30 Years Later, Debate Still Rages Over Impact of America's Largest Light Rail System

30 years ago, voters in North Texas approved a sales tax to fund the Dallas Area Rapid Transit (DART) system based on promises of reducing congestion, spurring development and sustainable funding. Has the system met its goals? Depends who you ask.
Zac Bowling / flickr

"Automobile-loving North Texans took a radical step 30 years ago. That’s when voters in more than a dozen cities approved a 1 percent sales tax to fund Dallas Area Rapid Transit, now America’s largest light rail system," writes Tom Benning. "Tuesday’s anniversary of that hotly contested election is more than just a date on the calendar. The public transportation proposal pitched to voters in 1983 extended out almost three decades exactly: Service plans went to 2010, while the financial strategy stretched into 2013."

"The question, then, is simple: Has DART kept its early promises to those who voted to try something beyond a deeply rooted embrace of cars and seemingly endless highways?"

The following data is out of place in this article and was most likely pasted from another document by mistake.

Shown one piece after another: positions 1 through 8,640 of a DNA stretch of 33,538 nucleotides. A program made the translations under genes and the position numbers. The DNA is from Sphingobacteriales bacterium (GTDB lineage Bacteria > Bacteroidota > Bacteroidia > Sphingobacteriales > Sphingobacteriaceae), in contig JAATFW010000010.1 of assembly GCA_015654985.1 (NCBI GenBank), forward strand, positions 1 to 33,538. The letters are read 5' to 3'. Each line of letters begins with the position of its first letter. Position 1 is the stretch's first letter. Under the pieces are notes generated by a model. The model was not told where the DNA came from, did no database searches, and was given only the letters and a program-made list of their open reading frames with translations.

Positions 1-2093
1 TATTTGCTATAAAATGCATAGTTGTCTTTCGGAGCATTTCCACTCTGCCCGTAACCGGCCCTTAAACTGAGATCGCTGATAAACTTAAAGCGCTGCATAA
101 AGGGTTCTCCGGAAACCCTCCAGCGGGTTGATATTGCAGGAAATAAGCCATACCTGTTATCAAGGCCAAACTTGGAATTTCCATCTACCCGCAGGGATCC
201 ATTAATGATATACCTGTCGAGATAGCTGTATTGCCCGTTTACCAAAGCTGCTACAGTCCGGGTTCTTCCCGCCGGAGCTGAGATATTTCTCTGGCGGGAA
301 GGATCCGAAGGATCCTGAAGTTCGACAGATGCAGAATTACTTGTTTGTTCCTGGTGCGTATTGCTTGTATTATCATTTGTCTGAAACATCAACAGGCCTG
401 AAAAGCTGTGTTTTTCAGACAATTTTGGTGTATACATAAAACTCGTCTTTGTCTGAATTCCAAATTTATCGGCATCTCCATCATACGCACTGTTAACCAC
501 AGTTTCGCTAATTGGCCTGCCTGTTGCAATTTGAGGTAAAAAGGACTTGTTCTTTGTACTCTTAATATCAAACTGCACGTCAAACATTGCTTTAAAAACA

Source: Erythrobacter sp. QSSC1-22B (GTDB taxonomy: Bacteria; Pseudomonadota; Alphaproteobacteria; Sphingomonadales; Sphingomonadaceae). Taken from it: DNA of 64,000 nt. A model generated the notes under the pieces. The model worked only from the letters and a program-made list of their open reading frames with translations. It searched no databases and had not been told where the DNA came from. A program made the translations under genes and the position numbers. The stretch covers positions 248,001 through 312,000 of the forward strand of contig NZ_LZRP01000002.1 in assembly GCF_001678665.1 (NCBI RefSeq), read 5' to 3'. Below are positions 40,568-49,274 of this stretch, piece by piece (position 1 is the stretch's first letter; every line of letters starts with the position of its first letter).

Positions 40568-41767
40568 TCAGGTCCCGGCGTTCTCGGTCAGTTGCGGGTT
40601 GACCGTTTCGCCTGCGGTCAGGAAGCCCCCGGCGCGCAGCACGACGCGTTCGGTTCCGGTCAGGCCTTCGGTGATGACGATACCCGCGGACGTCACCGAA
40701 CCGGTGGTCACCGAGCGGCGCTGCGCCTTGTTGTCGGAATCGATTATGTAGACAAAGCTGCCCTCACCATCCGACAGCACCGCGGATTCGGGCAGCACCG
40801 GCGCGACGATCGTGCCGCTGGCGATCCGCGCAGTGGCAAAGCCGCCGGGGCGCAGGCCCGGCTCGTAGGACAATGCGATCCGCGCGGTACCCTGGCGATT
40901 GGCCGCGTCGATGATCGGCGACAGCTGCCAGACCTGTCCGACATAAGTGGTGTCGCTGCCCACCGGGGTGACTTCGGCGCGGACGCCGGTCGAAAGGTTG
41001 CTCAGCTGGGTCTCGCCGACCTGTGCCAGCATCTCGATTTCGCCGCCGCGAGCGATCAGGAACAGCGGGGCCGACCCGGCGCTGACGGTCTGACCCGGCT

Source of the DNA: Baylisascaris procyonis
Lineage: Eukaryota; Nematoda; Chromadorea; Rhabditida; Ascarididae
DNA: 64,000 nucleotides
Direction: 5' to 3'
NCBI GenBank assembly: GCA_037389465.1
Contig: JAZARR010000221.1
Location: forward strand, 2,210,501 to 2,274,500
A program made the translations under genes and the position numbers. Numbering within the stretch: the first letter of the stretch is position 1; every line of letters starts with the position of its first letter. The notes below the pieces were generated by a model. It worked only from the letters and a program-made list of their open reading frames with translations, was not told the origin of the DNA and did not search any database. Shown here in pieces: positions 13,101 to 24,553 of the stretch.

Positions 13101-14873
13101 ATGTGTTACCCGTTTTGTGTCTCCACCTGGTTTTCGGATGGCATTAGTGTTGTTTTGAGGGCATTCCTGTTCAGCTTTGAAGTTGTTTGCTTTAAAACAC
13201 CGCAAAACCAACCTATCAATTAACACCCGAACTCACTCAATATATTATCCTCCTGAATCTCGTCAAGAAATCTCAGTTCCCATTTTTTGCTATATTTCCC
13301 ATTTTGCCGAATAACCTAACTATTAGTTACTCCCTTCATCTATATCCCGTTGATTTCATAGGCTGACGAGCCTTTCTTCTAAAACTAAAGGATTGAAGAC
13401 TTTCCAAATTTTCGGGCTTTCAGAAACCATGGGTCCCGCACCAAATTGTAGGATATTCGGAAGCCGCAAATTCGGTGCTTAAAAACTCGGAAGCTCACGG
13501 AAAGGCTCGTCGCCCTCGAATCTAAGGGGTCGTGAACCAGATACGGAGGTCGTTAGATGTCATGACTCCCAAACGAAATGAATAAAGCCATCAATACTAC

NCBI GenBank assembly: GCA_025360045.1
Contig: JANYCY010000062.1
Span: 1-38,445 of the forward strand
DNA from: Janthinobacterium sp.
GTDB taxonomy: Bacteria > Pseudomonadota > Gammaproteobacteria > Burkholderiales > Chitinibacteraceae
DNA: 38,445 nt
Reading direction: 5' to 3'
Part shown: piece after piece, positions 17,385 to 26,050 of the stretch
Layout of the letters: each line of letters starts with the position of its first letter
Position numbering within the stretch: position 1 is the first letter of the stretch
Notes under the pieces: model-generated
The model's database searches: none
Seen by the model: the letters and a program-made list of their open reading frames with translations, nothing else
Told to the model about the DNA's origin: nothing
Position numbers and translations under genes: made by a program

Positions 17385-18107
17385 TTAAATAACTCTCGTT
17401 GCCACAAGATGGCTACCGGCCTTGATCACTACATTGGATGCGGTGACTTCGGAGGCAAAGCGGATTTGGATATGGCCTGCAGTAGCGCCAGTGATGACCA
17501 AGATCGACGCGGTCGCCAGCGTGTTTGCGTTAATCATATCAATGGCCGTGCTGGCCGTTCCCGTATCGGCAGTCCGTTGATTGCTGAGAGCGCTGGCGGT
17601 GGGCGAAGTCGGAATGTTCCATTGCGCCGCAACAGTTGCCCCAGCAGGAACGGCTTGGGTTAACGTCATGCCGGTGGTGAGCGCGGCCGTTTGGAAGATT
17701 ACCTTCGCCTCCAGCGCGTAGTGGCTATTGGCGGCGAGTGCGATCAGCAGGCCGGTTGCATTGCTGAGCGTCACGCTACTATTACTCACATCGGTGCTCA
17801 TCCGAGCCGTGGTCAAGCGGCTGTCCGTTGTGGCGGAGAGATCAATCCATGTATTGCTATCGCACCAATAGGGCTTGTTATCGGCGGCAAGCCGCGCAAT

Take the congestion argument for example. Though 40,000 people ride the rail line every day, presumably taking many cars off the road, "Dallas-Fort Worth is still the 13th-most-congested urban area in America, according to the Texas A&M Transportation Institute."

“Reducing congestion was probably the worst argument they could’ve made,” said Robert Bruegmann, an expert on urban sprawl at the University of Illinois at Chicago. “It’s an impossible thing to fulfill.”

Full Story: At 30, DART still faces growing pains

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